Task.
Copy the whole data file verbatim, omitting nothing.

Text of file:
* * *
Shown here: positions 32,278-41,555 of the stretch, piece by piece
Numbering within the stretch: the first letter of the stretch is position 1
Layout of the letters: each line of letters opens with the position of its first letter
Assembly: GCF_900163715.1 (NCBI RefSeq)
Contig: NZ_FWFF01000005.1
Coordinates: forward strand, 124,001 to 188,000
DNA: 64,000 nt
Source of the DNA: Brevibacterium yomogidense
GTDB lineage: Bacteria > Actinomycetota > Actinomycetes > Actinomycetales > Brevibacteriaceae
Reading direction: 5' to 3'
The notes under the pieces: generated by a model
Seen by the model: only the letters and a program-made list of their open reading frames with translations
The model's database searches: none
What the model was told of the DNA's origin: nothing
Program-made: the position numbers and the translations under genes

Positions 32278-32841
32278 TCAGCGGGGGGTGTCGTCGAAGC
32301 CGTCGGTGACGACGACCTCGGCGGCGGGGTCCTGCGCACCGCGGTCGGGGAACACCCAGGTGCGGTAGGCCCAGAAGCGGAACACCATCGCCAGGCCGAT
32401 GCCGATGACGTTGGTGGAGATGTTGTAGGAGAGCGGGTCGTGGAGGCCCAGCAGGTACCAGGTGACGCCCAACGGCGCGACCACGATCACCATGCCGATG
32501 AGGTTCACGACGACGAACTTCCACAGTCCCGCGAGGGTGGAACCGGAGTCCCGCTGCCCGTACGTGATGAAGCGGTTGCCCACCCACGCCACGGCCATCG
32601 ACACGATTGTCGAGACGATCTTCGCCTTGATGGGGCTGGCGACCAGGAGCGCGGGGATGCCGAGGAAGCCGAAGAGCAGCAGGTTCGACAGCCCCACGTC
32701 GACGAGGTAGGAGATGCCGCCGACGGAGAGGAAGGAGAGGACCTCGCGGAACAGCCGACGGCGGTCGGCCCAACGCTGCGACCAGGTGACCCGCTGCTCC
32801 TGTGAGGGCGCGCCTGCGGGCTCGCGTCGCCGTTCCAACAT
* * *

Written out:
Shown here: positions 32,278-41,555 of the stretch, piece by piece
Numbering within the stretch: the first letter of the stretch is position 1
Layout of the letters: each line of letters opens with the position of its first letter
Assembly: GCF_900163715.1 (NCBI RefSeq)
Contig: NZ_FWFF01000005.1
Coordinates: forward strand, 124,001 to 188,000
DNA: 64,000 nt
Source of the DNA: Brevibacterium yomogidense
GTDB lineage: Bacteria > Actinomycetota > Actinomycetes > Actinomycetales > Brevibacteriaceae
Reading direction: 5' to 3'
The notes under the pieces: generated by a model
Seen by the model: only the letters and a program-made list of their open reading frames with translations
The model's database searches: none
What the model was told of the DNA's origin: nothing
Program-made: the position numbers and the translations under genes

Positions 32278-32841
32278 TCAGCGGGGGGTGTCGTCGAAGC
32301 CGTCGGTGACGACGACCTCGGCGGCGGGGTCCTGCGCACCGCGGTCGGGGAACACCCAGGTGCGGTAGGCCCAGAAGCGGAACACCATCGCCAGGCCGAT
32401 GCCGATGACGTTGGTGGAGATGTTGTAGGAGAGCGGGTCGTGGAGGCCCAGCAGGTACCAGGTGACGCCCAACGGCGCGACCACGATCACCATGCCGATG
32501 AGGTTCACGACGACGAACTTCCACAGTCCCGCGAGGGTGGAACCGGAGTCCCGCTGCCCGTACGTGATGAAGCGGTTGCCCACCCACGCCACGGCCATCG
32601 ACACGATTGTCGAGACGATCTTCGCCTTGATGGGGCTGGCGACCAGGAGCGCGGGGATGCCGAGGAAGCCGAAGAGCAGCAGGTTCGACAGCCCCACGTC
32701 GACGAGGTAGGAGATGCCGCCGACGGAGAGGAAGGAGAGGACCTCGCGGAACAGCCGACGGCGGTCGGCCCAACGCTGCGACCAGGTGACCCGCTGCTCC
32801 TGTGAGGGCGCGCCTGCGGGCTCGCGTCGCCGTTCCAACAT